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Movie Reviews

Maestro ★★★



Directed: Bradley Cooper

Cast: Carey Mulligan, Bradley Cooper, Matt Bomer, Maya Hawke, Sarah Silverman

Released: 20 December (Netflix)

Starring and directed by Bradley Cooper, Maestro is Cooper’s highly anticipated follow-up to his directorial debut, his 2018 Academy Award-winning adaptation of A Star is Born. The film focuses on the relationship between composer Leonard Bernstein (Cooper) and his wife, actress Felicia Montealegre (Carey Mulligan).

Although he is a prolific composer, teacher and pianist, audiences will most likely recognise Bernstein for his work on West Side Story, for which he wrote the music. The film explores the composer’s relationship with Montealegre, charting from their cute meeting and her unwavering support through his burgeoning career – not to mention his flirtatious behaviour towards men and women.

There is a timelessness in Maestro’s aesthetic that shapes it into this classic, old-school Hollywood romance. The bold score emphasises the introductory black and white visuals that capture Bernstein’s humble beginnings (and his close friendship with fellow conductor David Oppenheim (Matt Bomer)), dramatically flying through corridors before momentarily settling on the vast emptiness inside New York’s Carnegie Hall ahead of Bernstein’s debut concert as conductor. From this flamboyant intro by cinematographer Matthew Libatique, audiences see Bernstein for who he is – a dreamer with high ambitions.

This ambition doesn’t falter when he meets Felicia, a Costa Rican-Chilean actress who aspires to make a name for herself on Broadway. Her dreams of success echo those of Bernstein. Yet, their instantaneous chemistry and banter also include words of encouragement – they grow while bringing (and bigging) each other up to form what people may consider a match made in heaven. But while Bernstein aims for bigger and better things, Felicia understands the societal limits to her aspirations as a woman. Hence, she manages her career as a wife and mother to the couple’s three children. This commitment highlights an unspoken understanding that family will come first, so when Bernstein indulges in extramarital relationships, she doesn’t compromise her need for discretion for the sake of their children – reinforcing herself as the rock in their partnership.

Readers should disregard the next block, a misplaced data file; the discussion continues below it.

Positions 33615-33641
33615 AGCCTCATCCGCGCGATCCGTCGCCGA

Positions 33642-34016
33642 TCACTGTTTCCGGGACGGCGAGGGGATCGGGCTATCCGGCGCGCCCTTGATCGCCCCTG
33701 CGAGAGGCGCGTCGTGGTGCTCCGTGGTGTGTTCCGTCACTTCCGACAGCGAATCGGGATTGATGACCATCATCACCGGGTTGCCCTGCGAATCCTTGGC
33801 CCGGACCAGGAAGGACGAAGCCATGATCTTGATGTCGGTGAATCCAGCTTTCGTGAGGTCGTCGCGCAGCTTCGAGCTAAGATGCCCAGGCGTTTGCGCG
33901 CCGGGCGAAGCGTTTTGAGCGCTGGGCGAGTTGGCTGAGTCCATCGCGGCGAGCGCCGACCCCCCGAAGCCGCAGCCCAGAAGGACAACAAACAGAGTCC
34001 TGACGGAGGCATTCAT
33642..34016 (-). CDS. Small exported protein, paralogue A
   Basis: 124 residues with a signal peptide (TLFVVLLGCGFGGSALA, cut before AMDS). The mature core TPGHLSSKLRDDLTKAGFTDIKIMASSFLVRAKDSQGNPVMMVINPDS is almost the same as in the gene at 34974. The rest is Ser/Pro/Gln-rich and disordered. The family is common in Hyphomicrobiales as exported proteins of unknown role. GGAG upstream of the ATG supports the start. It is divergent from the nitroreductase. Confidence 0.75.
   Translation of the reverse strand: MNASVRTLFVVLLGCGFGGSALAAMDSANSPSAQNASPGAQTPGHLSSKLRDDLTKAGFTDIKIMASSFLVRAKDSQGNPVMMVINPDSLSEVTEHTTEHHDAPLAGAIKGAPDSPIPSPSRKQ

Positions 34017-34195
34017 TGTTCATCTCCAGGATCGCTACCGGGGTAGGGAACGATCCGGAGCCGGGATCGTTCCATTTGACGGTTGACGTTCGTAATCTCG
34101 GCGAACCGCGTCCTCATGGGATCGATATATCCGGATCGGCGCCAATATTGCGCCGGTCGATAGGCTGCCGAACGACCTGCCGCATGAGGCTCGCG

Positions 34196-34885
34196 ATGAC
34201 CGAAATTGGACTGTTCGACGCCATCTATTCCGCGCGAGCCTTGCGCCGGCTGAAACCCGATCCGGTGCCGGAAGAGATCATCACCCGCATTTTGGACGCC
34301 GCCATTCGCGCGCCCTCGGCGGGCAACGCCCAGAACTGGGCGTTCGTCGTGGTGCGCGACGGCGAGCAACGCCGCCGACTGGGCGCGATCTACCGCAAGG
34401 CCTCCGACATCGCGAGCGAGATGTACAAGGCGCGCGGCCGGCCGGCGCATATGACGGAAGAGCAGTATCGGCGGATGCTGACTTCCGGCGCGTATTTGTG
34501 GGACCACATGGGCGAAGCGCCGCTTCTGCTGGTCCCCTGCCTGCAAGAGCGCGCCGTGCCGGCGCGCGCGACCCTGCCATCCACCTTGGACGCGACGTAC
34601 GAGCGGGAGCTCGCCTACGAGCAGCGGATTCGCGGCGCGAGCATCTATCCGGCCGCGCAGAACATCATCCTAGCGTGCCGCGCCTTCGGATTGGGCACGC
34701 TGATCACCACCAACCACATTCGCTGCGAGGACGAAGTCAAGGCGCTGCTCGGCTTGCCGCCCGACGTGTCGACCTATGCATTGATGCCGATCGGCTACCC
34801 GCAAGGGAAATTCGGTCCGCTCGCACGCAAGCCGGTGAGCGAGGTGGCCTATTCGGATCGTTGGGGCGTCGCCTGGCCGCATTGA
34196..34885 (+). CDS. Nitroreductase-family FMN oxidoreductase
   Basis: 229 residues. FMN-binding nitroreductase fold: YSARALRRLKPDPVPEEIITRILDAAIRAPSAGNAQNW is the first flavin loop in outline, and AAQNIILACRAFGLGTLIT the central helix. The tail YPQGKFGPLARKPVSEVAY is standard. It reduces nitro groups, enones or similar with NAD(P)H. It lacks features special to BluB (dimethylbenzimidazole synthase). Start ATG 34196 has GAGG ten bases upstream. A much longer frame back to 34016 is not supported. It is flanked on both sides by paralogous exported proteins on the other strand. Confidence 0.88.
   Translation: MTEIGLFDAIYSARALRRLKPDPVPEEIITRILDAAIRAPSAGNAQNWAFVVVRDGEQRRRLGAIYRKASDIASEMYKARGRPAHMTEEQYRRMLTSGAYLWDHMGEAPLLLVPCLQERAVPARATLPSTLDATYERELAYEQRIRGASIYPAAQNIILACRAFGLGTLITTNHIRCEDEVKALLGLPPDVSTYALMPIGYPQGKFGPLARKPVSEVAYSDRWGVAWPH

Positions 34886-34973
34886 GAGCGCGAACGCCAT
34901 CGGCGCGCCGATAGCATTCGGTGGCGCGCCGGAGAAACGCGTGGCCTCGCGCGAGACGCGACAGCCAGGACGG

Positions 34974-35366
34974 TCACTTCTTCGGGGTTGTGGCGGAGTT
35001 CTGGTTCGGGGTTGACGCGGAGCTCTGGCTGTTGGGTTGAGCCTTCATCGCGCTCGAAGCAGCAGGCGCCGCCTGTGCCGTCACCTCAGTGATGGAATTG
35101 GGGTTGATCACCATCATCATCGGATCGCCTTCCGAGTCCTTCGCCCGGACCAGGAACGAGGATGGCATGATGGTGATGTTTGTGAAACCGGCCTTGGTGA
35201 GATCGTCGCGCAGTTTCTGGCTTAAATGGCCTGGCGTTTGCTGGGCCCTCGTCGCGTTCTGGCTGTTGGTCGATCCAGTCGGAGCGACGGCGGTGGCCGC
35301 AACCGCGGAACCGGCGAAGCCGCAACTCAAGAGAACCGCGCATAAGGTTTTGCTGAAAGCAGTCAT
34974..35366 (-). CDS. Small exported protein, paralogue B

Around this part of Maestro, Cooper and Josh Singer’s screenplay falters in consistency. For some audiences, the second act sees a slower and slightly sombre tone that allows a slight reprieve from the breezy, sharp-witted banter at the beginning of the relationship, ultimately creating a misstep for the narrative and pace. This results in a sense of emotional catch-up to remind viewers of the charm of the relationship with mixed results, especially when they slowly become lost amid Bernstein’s popularity. One scene, during a Thanksgiving parade, sees their tempers flare but unfortunately lacks fire.

However, their relationship is abundantly romantic – At one point, shortly after their meeting, Felicia remarks that Bernstein “is afraid of being alone,” and seeing him crumble towards the emotionally charged climax, it is hard to disagree. Cooper and Culligan’s chemistry is full of class and charm and buoyed by their impeccable performances. Mulligan, in particular, is beautiful in her performance as Felicia – a smokey-voiced, determined woman with an air similar to Katherine Hepburn.

In his second directorial feature, Cooper is like Bernstein – there is a vision that he wants to convey that pulls on the heartstrings and aims for the stars, and in some ways, he succeeds with Maestro. This sweeping romance sings of the previously mentioned timelessness as the narrative captures the carefree and more challenging times in the Bernsteins’ marriage. Yet regardless of everything that happens, they continue to face obstacles and celebrate triumphs together. This is epitomised during a soaring orchestral concert that sees Bernstein in his element, and his skill and love of music emanates through his passionate performance – and with Felicia in the wings. 

Maestro can be seen as another biopic about a strong man whom an even stronger woman supports. There are some compelling moments, and Mulligan again marks herself as a notable awards contender, but the irregularity in the screenplay and tone causes it to fall short of greatness. 

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